There is something very strange about Apollo Global (NYSE: APO) making a $1.34 billion roll-up offer for The Fresh Market (NYSE: TFM). Sure, Fresh Market shareholders are dancing in the aisles because of the 25% premium added on to their shares overnight. Yet the Fresh Market buyout seems a little mystifying when we look at the numbers involved.
The Fresh Market had 12-month trailing profit of $63 million. So Apollo paid 20.9 times earnings for this company. Now, if we assume that a stock trades at a value that reflects its future cash flow, why would Apollo pay twice the expected growth rate for The Fresh Market? Analysts think the company will have 10% annualized earnings growth going forward, and that’s only after it escapes the next two years during which earnings are expected to be near zero.
A Fat Price for a Laggard
Nor does the deal make much sense when it comes to cash flow. Normally, we might expect food stores to go out at 5 to 6 times cash flow. Yet The Fresh Market only enjoyed $149 million in cash flow over the past 12 months, and a mere $43 million of free cash flow. That means Apollo paid about 8.9 times cash flow and something like 29 times free cash flow.
What catches my attention is that Apollo paid an awful lot of money for a chain that, compared to juggernaut Whole Foods Market (NASDAQ: WFM), is rather far behind.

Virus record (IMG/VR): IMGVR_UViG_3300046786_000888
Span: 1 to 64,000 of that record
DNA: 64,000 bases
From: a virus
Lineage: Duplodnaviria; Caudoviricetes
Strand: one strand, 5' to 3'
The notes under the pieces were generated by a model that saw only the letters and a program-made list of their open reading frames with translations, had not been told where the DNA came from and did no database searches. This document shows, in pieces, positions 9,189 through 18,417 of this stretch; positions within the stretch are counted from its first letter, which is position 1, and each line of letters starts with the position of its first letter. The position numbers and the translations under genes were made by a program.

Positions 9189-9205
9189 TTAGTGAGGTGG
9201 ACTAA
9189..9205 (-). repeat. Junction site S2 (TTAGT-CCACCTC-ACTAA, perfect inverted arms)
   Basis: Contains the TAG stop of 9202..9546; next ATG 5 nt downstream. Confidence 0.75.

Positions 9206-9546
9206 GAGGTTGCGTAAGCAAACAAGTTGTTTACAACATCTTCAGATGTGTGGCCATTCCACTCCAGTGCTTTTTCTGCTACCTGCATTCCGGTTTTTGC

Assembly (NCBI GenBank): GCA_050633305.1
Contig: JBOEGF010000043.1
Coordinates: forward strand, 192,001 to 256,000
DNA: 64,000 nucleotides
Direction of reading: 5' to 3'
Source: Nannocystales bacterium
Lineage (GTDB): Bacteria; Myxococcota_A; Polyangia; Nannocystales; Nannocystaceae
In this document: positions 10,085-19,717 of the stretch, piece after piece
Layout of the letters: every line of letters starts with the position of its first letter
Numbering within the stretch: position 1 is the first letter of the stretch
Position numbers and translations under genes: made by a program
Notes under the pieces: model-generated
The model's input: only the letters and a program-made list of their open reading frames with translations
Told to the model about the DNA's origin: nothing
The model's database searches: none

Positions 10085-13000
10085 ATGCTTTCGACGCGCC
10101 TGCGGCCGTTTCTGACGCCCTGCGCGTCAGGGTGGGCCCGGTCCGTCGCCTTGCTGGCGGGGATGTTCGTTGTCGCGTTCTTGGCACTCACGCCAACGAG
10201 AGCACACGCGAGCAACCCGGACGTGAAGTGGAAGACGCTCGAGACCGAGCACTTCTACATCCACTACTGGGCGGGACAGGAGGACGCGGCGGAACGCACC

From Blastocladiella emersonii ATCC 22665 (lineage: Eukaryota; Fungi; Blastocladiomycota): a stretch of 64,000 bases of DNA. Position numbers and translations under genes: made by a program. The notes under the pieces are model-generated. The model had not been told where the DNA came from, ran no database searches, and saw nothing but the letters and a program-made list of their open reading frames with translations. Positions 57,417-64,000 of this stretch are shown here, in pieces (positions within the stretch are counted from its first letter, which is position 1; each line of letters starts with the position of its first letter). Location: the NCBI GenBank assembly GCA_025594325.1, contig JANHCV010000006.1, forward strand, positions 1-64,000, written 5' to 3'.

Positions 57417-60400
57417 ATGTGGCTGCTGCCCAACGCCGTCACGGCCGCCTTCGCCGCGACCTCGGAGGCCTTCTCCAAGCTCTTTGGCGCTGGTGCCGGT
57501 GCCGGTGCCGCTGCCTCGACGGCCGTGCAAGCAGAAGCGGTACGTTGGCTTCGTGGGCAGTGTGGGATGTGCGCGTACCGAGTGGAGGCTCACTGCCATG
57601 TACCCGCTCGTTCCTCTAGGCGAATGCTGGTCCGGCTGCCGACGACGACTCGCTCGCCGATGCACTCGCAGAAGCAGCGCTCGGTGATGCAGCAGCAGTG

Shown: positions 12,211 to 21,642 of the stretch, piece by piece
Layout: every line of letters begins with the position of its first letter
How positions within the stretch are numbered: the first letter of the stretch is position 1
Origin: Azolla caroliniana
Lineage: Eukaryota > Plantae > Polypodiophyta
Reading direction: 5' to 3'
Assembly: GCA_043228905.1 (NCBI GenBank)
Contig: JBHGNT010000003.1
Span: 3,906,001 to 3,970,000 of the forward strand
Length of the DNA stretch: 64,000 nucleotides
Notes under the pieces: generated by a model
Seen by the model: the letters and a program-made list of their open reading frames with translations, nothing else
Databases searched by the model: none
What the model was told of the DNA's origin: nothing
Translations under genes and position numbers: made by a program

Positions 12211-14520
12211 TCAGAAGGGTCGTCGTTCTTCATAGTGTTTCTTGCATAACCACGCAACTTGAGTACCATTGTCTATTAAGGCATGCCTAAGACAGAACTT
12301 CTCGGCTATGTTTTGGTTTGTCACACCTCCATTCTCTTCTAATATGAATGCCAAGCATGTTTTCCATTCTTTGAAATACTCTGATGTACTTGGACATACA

The Fresh Market has 177 stores to Whole Foods’ 435. So you might expect that with 40% of the store base, its metrics would be proportional. They aren’t. Whole Foods has $15.5 billion in revenue over the past 12 months. The Fresh Market has $1.8 billion, when we’d expect it to have $6.2 billion.
Gross margins for the Fresh Market in fiscal year 2015 were 33.2%, operating margins were 3.85%, and net margins were 2.3%. For Whole Foods, gross margins were 34%, operating margins were 5.21%, and net margins were 3.25%. This tells us that, while cost of revenues are equal on a proportional basis, Whole Foods runs a far more efficient operation. This is particularly significant considering The Fresh Market has 13% of Whole Foods’ workforce despite having 40% of its store base.
A Makeover to Boost Margins?
What this tells us is that Apollo may believe it can wring more efficiencies out of The Fresh Market, as is often the case with private equity companies. Firms like Apollo will buy out a company and then institute a top-to-bottom reworking of operations to increase margins and cash flow. Once the business has been optimized, private equity will often exit the deal by putting the company out via an IPO again.
I think this may be why Apollo jumped into this business. Another tip-off is that George Golleher, the former chief executive officer of grocery chain Smart & Final (NYSE: SFS) is a co-investor in the deal with Apollo.
This is an interesting partnership, and Golleher is obviously experienced in this area. While I think Apollo overpaid for The Fresh Market, it is telling that it paid the same relative valuation as Whole Foods is worth. That suggests that Apollo management thinks the market should value The Fresh Market at an equivalent valuation. Considering competitor Sprouts Farmers Market (NYSE: SFM) trades at 32 times earnings, Apollo may even think it could be worth even more, which is why it did the deal.
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